How M/A/R/R/S' 'Pump Up the Volume' Became Dance Music's First Pop Hit
M/A/R/R/S' 1987 dance classic "'Pump Up the Volume" became dance music's first genuine pop hit.
It's only logical that a landmark of musical cut-and-paste would have gotten its start thanks to MTV. In the spring of 1987, the music video network was about to launch in Europe and hired London dance DJ Dave Dorrell to compose music for commercial bursts. He told authors Bill Brewster and Frank Broughton that his job was "to put as many edits into 15 seconds as possible."
This would be the impetus for one of the most important records of the 1980s: M/A/R/R/S's "Pump Up the Volume," a hit in the fall of 1987. Concocted by Dorrell and fellow club spinner CJ Mackintosh along with siblings Martyn and the late Steve Young of Colourbox and A.R. Kane's Alex Ayuli and Rudy Tambala, "Pump Up the Volume" wasn't the first hit record to feature a prominent sample, but it was the first big hit to be made up largely of samples. Instead of a chorus, there's just the title phrase, sampled from Rakim, over a beat that cribs from James Brown, the Bar-Kays, the Last Poets and the Montana Sextet, not to mention Public Enemy, Wolfman Jack and a fire engine.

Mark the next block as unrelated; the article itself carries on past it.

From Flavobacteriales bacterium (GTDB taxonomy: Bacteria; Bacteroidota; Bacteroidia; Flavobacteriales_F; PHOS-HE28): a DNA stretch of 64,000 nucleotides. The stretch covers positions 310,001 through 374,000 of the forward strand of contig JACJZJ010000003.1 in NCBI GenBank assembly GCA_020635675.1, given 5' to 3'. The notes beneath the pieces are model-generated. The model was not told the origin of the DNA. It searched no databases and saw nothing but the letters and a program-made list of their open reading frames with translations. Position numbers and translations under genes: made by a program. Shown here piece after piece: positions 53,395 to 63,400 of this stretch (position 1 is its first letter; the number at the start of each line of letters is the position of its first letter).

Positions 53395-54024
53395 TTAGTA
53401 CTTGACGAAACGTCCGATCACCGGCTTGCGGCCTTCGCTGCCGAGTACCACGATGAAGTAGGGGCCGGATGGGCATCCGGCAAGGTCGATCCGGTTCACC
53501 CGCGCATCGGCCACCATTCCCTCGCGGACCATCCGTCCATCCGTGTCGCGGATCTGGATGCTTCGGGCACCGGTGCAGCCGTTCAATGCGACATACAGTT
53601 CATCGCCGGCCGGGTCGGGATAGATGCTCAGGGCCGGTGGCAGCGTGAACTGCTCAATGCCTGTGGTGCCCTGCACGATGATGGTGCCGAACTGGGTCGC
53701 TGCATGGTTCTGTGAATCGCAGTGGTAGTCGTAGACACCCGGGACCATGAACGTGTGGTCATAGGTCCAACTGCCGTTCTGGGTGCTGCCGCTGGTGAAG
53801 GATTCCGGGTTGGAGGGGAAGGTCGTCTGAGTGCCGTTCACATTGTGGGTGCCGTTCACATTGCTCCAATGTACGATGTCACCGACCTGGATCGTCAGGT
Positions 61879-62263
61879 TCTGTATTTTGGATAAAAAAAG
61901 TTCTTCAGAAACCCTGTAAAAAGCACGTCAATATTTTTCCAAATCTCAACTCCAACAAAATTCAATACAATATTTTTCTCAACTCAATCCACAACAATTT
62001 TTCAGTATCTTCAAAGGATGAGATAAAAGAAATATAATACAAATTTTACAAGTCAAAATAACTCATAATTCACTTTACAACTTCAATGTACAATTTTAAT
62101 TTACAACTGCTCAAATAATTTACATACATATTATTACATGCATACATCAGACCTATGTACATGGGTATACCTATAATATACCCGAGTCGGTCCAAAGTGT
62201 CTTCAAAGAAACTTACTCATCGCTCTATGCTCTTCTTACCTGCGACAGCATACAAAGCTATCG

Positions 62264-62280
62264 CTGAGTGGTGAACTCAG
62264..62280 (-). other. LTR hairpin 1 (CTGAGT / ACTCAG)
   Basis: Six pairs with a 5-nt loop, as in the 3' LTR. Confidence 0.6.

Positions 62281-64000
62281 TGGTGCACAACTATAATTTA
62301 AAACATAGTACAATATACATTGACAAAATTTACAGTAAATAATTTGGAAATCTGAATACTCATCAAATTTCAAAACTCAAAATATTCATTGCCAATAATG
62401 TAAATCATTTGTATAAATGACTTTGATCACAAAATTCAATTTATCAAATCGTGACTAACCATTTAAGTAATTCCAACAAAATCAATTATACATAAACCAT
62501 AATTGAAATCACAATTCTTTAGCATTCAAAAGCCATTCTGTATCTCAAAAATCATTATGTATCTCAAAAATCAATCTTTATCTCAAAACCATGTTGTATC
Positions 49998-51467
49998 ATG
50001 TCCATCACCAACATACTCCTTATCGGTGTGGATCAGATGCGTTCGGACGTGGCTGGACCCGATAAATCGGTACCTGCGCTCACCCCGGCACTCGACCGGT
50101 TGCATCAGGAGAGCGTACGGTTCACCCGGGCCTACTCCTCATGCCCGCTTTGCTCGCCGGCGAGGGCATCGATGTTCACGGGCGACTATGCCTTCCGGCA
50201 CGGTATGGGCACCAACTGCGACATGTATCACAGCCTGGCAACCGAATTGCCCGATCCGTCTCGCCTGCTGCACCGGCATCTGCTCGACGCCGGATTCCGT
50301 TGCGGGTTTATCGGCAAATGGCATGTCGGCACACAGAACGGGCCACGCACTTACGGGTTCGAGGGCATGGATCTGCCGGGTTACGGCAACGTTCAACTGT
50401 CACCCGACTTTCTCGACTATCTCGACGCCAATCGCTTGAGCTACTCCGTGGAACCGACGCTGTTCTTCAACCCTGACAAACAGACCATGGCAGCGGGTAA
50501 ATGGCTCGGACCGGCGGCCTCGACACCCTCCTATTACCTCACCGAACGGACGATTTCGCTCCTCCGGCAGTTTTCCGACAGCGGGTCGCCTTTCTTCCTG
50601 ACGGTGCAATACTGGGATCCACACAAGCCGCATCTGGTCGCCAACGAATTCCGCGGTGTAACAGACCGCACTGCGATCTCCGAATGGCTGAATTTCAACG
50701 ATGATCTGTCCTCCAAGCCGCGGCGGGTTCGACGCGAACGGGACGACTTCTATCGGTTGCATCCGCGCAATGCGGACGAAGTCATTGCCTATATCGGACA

M/A/R/R/S' strutting groove and anything-goes drop-ins make the track sound both fresh and inevitable, a bedrock anthem. (Not everyone agrees: In 2000, a writer for Salon complained the song had "been played so many millions of times that hearing [it] yet again is more painful than nostalgic.") In fact, "Pump Up the Volume" was essentially the pop crossover track from an era full of similar DJ-oriented cut-ups, many of them issued illegally.